Cole: The Songs of Cole Porter | Performing Arts Review | Chicago Reader

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Cole: The Songs of Cole Porter



COLE: THE SONGS OF COLE PORTER, Prologue Theatre Productions, at the Theatre Building. Cole Porter's songs can't be revived because they never died: his effortlessly witty lyrics and sumptuous melodies create new believers whenever they're sung. A supple revue like this chronological thematic collection only needs the right performers to let "Night and Day" and "What Is This Thing Called Love" work their magic.

Benny Green and Alan Stachan have discovered the right balance between bright and dark songs and between Porter standards ("Another Op'nin, Another Show") and discoveries like his 1902 "Bobolink Waltz." The categories--"Paris," "love," "New York"--offer sly connections, and the narrative provides witty links, though there's nary a hint of Porter's homosexuality in the running bio.

Prologue's production is not a strong introduction for the uninitiated, however. The uneven performances in Allan Chambers's staging are plagued by problems with pitch and projection. (It's always a shame when miking actually seems a solution.) The best moments come when the show's four women, bebopping merrily to Jennifer Roses's choreography, hurl themselves into the harmony of "Leader of the Big Time Band" and "Most Gentlemen Don't Like Love," and when the men reinvent the vaudevillian silliness of "Brush Up Your Shakespeare." Then the sheer youth of this unfledged cast unleashes the energy of every bar. Worst in this production is the ugly set, which resembles a Roosevelt Road viaduct and never suggests the Art Deco sheen of Porter's sophisticated delights.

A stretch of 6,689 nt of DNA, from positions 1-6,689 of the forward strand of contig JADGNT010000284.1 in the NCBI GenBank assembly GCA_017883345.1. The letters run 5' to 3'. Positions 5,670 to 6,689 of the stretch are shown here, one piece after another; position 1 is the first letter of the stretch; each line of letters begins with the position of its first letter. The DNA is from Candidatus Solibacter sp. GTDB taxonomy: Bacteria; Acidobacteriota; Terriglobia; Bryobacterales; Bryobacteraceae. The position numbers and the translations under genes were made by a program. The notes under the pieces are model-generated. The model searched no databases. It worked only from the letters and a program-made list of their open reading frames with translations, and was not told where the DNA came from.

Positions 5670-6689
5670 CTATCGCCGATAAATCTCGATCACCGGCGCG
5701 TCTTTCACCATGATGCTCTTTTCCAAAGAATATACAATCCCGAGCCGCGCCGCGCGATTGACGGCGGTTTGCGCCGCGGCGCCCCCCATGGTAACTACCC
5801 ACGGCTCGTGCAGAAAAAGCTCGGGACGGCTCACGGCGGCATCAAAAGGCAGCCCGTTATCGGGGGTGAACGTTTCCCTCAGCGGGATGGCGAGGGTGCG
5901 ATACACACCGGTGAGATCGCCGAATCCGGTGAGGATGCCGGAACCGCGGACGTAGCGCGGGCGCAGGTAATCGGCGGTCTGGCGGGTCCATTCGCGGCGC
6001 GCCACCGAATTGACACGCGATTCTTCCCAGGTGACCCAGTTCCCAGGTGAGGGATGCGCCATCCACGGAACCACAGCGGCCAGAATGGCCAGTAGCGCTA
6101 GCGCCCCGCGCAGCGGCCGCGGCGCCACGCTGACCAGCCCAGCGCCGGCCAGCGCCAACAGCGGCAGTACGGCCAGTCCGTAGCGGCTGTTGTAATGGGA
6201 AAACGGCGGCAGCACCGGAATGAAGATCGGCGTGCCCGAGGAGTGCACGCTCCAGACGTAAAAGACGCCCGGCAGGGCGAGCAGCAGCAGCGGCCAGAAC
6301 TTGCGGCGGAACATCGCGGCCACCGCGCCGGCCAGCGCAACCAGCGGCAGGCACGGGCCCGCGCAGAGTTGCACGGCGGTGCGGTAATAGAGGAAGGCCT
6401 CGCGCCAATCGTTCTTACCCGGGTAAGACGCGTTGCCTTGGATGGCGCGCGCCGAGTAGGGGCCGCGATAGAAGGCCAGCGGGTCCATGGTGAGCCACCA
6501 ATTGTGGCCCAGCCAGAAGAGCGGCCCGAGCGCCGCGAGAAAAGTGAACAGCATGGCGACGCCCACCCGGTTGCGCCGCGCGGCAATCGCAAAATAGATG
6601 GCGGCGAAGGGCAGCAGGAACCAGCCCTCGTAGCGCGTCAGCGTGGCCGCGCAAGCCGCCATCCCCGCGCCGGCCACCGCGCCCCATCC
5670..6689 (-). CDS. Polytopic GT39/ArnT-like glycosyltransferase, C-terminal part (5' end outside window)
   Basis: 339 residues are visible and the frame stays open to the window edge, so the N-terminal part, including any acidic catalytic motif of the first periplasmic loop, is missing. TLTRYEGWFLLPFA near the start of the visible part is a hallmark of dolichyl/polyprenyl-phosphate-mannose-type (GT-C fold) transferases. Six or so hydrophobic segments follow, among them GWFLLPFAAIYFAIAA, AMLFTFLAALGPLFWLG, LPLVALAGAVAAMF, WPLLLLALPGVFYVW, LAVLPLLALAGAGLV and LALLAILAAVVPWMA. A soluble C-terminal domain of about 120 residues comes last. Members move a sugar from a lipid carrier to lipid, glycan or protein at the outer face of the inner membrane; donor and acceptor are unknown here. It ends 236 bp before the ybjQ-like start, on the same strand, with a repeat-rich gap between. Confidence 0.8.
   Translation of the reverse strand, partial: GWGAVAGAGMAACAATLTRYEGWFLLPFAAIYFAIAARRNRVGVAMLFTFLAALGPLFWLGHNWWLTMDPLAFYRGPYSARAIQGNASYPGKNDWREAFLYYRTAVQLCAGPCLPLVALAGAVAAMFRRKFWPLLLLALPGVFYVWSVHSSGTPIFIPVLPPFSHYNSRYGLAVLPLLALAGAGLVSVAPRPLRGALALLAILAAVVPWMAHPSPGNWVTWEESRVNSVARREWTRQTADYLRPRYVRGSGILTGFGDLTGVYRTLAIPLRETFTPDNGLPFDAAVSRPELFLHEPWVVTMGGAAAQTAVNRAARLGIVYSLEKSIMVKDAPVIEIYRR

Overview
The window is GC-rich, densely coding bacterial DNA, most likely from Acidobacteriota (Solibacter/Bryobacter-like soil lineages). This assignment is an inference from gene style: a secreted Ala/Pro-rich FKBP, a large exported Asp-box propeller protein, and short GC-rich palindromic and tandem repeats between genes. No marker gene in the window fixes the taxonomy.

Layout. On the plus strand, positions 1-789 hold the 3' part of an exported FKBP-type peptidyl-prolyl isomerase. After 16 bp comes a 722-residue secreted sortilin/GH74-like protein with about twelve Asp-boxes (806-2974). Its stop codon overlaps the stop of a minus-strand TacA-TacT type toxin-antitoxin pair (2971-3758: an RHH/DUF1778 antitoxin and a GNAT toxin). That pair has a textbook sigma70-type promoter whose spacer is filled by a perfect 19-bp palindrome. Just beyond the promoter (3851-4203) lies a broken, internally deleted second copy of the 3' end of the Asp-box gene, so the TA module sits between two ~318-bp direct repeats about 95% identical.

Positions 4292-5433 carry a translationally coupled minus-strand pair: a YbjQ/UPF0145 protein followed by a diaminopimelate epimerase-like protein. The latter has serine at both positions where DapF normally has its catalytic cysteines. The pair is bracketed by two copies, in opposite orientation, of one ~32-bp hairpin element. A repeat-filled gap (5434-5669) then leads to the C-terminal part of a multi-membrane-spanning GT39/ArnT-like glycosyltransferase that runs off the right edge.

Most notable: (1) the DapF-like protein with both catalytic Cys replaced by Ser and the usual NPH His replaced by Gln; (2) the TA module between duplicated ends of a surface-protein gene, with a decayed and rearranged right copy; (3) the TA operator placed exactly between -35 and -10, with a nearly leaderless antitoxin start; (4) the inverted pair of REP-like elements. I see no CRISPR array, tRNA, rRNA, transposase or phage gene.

--Lawrence Bommer

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